One of my ex-graphic artists is now the lead graphic artist for a major corporation and supervising a team of other graphic artists. I seriously doubt she would have ever imagined herself in that position when she graduated from college. Sometimes you just have to follow your dream and be open for what comes your way.

I took a look on Salary.com to see what was available in the graphic artist field. What I discovered is that 64.64% of people that become graphic artists have a bachelors degree. It looks like the degree is a real bonus. The salary level in the Washington, DC area was about $50,000 for a graphic design specialist. Not bad.

Even a production artist that does web stuff is making about $60,000 a year and 61.61% of them hold college degrees as well.

It might just be that after you graduate that you’ll have to consider moving to a more lucrative geographic area for your field or that you’ll have to broaden your field choices to more than just a narrow subset of graphic design. That’s not the end of the world.

If I could wave my magic wand at you I’d get you to stop worrying, embrace the college life and experience and just know that your future is very bright.

I would strongly suspect that your anxiety and depression, in combination with your A.D.D is not helping things. Please make sure you are actively pursuing treatment for these conditions through a combination of talk therapy or medication. If you can make sure those conditions are under control, things will get much, much better.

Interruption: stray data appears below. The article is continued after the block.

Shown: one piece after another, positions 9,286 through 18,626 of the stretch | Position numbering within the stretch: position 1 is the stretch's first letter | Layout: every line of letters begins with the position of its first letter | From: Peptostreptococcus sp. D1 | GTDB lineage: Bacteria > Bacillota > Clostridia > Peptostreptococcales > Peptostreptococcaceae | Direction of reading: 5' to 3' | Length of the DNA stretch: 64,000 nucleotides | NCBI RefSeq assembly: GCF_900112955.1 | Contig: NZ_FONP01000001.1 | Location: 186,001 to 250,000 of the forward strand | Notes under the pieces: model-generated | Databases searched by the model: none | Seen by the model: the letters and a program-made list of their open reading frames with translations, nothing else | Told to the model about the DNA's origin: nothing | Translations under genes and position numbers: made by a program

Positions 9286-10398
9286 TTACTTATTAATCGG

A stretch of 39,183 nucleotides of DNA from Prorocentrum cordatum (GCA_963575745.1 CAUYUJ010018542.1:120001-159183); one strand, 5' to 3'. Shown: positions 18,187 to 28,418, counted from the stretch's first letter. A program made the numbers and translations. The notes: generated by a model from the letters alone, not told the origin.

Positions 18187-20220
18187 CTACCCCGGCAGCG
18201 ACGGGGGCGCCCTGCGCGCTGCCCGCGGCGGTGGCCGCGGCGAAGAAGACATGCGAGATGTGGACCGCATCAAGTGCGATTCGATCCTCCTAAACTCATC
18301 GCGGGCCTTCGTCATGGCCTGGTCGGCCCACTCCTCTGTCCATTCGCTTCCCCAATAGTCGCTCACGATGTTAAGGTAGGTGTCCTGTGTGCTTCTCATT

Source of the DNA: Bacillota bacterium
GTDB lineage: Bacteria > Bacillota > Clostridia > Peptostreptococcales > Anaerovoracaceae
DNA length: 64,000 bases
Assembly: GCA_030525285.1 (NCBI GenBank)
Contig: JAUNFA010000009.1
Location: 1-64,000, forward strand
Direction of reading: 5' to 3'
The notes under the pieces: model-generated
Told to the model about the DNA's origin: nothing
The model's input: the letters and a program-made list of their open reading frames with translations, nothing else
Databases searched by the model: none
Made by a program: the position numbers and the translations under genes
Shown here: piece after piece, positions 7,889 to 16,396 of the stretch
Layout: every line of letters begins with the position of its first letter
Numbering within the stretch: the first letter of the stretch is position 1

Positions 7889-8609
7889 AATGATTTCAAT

Big Hug!

Worried Sick Asks Am I Worrying Myself Sick About My Financial Future?
Get Out of Debt Guy – Twitter, G+, Facebook

Share This and Spread the Word

About Steve Rhode

Steve Rhode
Steve Rhode is the Get Out of Debt Guy and has been helping good people with bad debt problems since 1994. You can learn more about Steve, here.
  • http://www.financeUrLife.com Doctor S

    Wow. I started reading the letter this reader wrote and I started wondering the same thing! I am 25, living at home, graduated college in 2006 and currently working. I have more than 100k in student loan debt and barely getting buy making these payments and trying to help mom and dad out at the same time. A few months ago I got a hold of myself, took control of my finances, and stopped worrying every day about my situation. Blogging has helped me calm down by both reading and writing and mint.com has helped me organize my money. Now its all on me and my actions, its an adventure! Great site, great post, and good luck to the reader, have confidence in yourself and you will be fine!

Get My FREE Get Out of Debt Guy Newsletter

It is the smart thing to do.

I promise to keep your email safe and secure.

Close

I want to keep you posted each weekday with just one email about the latest get out of debt news, scam alerts and information to beat back debt.

You can unsubscribe at any time with just one click.

After you subscribe, check your email to confirm your subscription. If the confirmation email does not appear in your inbox in a few minutes, check your spam folder for it. Sometimes it likes to annoyingly hide there.


  • It will keep you posted on the latest scams.
  • You will be alerted to the latest articles.
  • You will wind up smarter than everyone else dealing with debt.